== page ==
Anti-alcohol group holds first meeting
by Franklin Clark --
Jun 03, 2009 | 0 0 comments | 5 5 recommendations | email to a friend | print
The first meeting of the group opposing efforts to end prohibition in the county was held on the evening of Thursday, May 28, at Cadiz Baptist Church Fellowship Hall. Retired pastor Archie Brock, who helped organize the meeting, said the goal of the meeting was to get the group organized and to set an agenda.

Nearly 120 people turned out for the meeting of what was dubbed Trigg Citizens Against Alcohol. At the meeting, Rocky Ridge Baptist Church Pastor Bob McIntosh was elected the group’s chairman.

Brock and others in the group stand in opposition to the group calling themselves Grow Trigg, which is headed by Ken Culwell and wants to end prohibition in order to bring more money into the county.

Brock said, legal alcohol sales won’t bring as much money into the county as Grow Trigg members seem to think, and that most of the money would theoretically come from sales tax.

“It won’t be the economic boom they (Grow Trigg) think it will be,” Brock said.

Brock was elected the vice chairman and said that it is important that the group get the word out about their side of the alcohol issue in the county. Shari Littlejohn was elected the secretary, Debbie Rust was chosen as the treasurer. A publicity committee and a ways and means committee were also formed.

Brock talked about the need to be Christ-like and asked members to refrain from name-calling and arguing.

A “large majority” of people in the county oppose the sale of alcohol in the county, as evidenced by the fact that efforts to end prohibition have failed thus far, said Brock, who added that the group formerly known as Citizens for a Family Based Environment began meeting last summer to oppose the sale of alcohol at Arrowhead Golf Club.

Brock also said that many people have come up to him personally to tell them that they came to the area precisely because it is a quiet, peaceful, community where the sale of alcohol is prohibited. One woman at the meeting said that was why she moved into the area.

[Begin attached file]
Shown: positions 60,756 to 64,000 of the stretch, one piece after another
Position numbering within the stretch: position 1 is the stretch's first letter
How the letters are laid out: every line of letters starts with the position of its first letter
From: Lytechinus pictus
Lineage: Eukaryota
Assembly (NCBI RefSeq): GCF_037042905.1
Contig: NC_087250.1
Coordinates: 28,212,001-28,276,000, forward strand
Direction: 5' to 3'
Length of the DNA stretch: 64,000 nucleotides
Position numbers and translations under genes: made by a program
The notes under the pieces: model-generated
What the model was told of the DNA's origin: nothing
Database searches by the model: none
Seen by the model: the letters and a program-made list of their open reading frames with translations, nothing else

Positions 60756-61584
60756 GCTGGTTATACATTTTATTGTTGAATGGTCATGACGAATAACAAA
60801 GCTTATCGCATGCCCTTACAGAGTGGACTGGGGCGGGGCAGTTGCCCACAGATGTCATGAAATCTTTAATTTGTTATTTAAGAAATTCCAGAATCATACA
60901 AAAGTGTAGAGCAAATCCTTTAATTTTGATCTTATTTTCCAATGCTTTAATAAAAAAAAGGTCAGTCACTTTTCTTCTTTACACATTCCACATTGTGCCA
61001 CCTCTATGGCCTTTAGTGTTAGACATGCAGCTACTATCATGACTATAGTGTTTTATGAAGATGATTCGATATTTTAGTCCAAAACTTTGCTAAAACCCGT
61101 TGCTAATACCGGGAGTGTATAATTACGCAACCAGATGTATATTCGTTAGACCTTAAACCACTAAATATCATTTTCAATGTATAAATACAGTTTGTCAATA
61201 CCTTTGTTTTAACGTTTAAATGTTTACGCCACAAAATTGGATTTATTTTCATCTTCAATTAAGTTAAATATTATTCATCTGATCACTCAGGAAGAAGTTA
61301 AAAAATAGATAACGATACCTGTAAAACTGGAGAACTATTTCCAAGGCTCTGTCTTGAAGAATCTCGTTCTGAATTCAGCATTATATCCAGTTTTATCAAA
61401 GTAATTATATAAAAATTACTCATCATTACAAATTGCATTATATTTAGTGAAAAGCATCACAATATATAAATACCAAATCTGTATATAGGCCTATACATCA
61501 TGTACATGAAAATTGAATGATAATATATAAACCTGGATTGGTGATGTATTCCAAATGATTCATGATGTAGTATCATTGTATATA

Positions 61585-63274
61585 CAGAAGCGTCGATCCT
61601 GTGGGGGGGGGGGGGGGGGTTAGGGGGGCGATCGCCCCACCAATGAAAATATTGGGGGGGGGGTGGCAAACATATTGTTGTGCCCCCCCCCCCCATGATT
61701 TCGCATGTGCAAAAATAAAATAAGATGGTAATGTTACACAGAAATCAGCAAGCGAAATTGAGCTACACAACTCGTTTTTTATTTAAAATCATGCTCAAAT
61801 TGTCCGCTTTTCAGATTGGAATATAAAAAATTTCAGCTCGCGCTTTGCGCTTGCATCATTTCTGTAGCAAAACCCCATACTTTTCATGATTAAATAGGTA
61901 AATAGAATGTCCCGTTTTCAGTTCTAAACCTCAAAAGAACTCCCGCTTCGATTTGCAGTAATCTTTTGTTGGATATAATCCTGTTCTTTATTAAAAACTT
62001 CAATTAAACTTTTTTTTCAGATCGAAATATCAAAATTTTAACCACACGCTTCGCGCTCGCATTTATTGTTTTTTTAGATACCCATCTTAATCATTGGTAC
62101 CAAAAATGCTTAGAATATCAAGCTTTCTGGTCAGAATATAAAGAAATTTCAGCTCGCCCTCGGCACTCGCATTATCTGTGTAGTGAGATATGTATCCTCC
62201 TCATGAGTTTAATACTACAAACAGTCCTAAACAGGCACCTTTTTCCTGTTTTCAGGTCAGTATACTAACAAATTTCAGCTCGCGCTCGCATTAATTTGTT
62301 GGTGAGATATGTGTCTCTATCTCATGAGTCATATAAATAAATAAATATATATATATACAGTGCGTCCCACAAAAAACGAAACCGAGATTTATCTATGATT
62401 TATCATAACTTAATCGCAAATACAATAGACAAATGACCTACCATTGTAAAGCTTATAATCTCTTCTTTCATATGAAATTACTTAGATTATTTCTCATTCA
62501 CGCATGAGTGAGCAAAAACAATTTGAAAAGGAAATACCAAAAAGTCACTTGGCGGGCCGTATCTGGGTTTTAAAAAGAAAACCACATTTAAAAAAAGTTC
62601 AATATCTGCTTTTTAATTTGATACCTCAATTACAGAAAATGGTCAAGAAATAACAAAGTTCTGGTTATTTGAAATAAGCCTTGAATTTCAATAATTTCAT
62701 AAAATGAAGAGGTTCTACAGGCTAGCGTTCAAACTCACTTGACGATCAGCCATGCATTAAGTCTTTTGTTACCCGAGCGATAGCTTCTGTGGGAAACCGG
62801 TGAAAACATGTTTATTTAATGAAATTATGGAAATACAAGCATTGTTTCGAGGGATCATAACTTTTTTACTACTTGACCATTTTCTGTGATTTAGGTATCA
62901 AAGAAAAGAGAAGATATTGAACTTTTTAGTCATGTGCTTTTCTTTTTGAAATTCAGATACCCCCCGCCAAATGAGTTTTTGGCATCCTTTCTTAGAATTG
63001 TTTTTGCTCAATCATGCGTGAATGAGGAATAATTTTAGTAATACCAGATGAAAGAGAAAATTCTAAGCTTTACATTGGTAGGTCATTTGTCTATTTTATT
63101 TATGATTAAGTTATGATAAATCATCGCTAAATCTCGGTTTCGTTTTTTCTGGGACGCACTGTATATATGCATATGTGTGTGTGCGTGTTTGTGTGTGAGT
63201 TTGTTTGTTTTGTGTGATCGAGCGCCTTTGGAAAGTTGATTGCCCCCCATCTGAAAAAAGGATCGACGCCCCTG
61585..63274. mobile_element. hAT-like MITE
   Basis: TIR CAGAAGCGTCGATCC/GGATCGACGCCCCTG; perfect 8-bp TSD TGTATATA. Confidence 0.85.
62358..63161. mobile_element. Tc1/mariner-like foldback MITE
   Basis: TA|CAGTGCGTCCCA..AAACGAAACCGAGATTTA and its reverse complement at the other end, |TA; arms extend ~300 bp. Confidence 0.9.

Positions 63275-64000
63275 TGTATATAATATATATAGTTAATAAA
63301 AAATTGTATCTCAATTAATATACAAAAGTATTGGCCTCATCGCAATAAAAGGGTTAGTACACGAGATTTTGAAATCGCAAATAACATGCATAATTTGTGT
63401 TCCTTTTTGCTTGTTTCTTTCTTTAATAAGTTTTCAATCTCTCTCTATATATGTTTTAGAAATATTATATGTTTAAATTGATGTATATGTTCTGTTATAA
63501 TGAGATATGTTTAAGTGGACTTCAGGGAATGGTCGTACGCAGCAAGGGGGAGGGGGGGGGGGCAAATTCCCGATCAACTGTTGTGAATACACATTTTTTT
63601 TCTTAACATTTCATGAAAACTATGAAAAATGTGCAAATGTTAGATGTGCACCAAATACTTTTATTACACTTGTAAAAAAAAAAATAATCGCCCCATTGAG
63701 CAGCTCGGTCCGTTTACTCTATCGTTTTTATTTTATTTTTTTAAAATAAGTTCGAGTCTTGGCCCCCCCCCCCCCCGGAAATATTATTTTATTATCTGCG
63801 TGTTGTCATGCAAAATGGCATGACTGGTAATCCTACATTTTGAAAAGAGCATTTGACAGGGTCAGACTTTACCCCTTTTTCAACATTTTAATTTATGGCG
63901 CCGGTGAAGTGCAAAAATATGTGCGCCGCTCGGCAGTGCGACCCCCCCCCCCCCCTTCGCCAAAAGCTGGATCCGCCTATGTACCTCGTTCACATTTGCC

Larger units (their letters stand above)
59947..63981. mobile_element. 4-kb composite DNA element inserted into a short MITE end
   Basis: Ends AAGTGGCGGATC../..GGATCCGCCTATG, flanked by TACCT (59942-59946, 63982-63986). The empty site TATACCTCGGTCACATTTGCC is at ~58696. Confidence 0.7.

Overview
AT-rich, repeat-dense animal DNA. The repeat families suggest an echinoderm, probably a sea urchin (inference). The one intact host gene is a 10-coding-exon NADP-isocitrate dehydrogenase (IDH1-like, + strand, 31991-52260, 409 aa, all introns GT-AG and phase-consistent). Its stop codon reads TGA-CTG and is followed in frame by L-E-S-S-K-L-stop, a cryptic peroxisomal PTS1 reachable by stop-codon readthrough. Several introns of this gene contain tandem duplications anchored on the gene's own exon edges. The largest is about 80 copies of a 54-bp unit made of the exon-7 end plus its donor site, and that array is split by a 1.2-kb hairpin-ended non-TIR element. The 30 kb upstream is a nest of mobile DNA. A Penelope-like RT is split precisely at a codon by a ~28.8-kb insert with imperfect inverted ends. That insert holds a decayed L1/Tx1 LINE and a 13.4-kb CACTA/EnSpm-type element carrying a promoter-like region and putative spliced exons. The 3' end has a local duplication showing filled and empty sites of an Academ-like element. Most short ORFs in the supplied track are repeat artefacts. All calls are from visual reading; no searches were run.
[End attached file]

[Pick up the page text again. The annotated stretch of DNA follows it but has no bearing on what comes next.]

With legal alcohol sales in the county, more people will start drinking, which will lead to more instances of drunk driving and other crimes, according to Brock. However, he said he recognizes that wet county Christian County, and particularly Gracey, are a source of alcohol consumption in this county.

“It’s bad enough we have to deal with that,” Brock said.

Although Culwell and others argue that the lack of legal alcohol keeps major restaurants from moving into the county, Brock said he has heard that many of those same restaurants won’t move into an area with less than 50,000 people.

“They (Grow Trigg) have a right to do this,” Brock said. “But we think the social cost of legal alcohol will be too great.”

Although Brock said he realizes that people in the county drink, he thinks the fact that it isn’t legal keeps it from being as large a problem as it might be if alcohol were legal in the county.

Additionally, Luvenia Marlowe was elected as the assistant secretary and Virginia Stubblefield was elected as the assistant treasurer. Freddie Smith, Larry Kemp, Robert Papajeski and Ronnie Sadler were elected to the publicity committee. Rev. Lester Watson, Jerry Mitchell, Clarence Thomas, Dr. Mike Rust and Elizabeth Brown were elected to the ways and means committee.

The next meeting of Trigg Citizens Against Alcohol will be held at Cadiz Baptist Church sanctuary on Thursday, June 11, at 7 p.m.
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